What is investment readiness? It’s a concept commonly found in the social entrepreneurship sector, but what does it mean? And does it do anything useful? Reading Social Investment Businesses’ (SIB) recent report Strength in Numbers, I was struck by the following passage:
‘[While] investment and contract readiness programmes have been a success we now believe it is time to retire the ‘investment readiness’ label. Although the work has been undeniably valuable, it is just one part of the picture.’
This conclusion, part of the reports review of 5 years of SIB programmes, should be heard. It is prompted by SIB’s belief that investment readiness programmes have focused on maximising growth in turnover, this has been a mistake, and they should instead support organisational resilience.
‘Many organisations do need help to take on investment. But framing support around raising investment—rather than the traits which may make it more likely—focuses work in the wrong place. Instead, focusing on resilience will help more sector organisations be in the best place to improve people’s lives.’
At NPC we have sympathy with this view. We have worked with a number of organisations as part of the Cabinet Office’s investment readiness programme—which followed a fairly traditional model of investment readiness support. We don’t know how many of the organisations funded through the programme subsequently took on investment, but expect it could have been higher had the type of support been broader.
Resilience is about more than money
But while we broadly agree, we would argue that what we mean by ‘resilience’ needn’t be too reductive. In their paper, SIB focus primarily on financial resilience—the ability to adapt quickly to changes in things like funding or demand, and how this affects turnover. Impact also has an important role to play in resilience, and social sector organisations know it. 72% of SIB’s support requests focus on impact, second only to financial modelling (which itself might only reflect what the SIB programme is intended to cover).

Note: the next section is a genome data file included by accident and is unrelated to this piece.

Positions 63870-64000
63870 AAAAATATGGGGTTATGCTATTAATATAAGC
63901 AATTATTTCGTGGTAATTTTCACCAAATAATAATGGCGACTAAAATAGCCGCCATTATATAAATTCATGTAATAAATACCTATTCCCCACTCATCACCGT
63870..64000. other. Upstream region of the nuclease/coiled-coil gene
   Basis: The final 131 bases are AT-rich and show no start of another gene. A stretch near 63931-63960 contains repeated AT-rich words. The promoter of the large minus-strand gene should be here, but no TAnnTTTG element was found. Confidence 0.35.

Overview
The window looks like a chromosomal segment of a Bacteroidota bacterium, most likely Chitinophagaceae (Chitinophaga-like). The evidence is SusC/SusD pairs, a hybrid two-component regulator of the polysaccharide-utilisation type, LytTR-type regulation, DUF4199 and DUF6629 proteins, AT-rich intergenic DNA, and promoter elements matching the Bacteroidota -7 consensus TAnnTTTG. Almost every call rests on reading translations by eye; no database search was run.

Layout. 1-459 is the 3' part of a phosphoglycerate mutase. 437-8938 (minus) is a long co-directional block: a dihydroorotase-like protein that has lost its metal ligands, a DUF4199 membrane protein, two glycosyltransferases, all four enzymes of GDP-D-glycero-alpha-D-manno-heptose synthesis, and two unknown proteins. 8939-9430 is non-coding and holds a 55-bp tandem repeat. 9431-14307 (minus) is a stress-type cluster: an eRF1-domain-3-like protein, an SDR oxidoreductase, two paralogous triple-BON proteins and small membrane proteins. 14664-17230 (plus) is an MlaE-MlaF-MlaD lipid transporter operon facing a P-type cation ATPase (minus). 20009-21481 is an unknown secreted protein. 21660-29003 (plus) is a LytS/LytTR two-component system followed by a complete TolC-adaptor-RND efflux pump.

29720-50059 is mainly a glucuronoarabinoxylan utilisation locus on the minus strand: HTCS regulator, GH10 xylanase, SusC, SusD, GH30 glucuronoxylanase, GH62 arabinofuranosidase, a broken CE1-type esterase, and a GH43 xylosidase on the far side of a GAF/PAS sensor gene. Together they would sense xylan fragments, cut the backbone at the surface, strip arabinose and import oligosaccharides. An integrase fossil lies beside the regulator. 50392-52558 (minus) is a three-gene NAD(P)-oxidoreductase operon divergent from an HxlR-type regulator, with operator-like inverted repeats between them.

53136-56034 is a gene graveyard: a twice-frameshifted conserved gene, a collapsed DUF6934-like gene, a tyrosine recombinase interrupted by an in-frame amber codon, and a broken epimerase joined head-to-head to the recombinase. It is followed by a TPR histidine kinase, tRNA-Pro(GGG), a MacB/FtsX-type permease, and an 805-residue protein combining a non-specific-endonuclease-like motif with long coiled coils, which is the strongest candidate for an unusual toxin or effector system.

Ensuring interventions are evidence-based and delivered well, or having the tools to measure and understand impact where there is less existing evidence, helps organisations ensure outcomes are resilient to change—because it’s not just turnover that needs to be maintained when times get tough.
With a strong understanding of how impact is generated—for example with a well evidenced theory of change—organisations are in a better position to adapt services and be flexible if needed. It helps an organisation understand what’s key about a service and what could be cut.
Of course, impact resilience and financial resilience are not necessarily at odds and SIB’s report provides us with a good example of how they can support each other. Investors will want good evidence of impact if they’re being asked to finance work. Therefore resilience in mission driven organisations requires a solid grounding in impact management—not just as a ‘nice to have’, but as a core factor in achieving financial resilience.
And what next?
Strength in Numbers contains lots of interesting insights and ideas that could benefit this market. Some will require action (and money), for example, developing a platform to help potential investees navigate the complex landscape of intermediaries and investors. As for the question of investment readiness, I suspect the term will live on but hopefully this is start of a debate about what it should mean. As ever NPC will strive to put impact at the heart of it.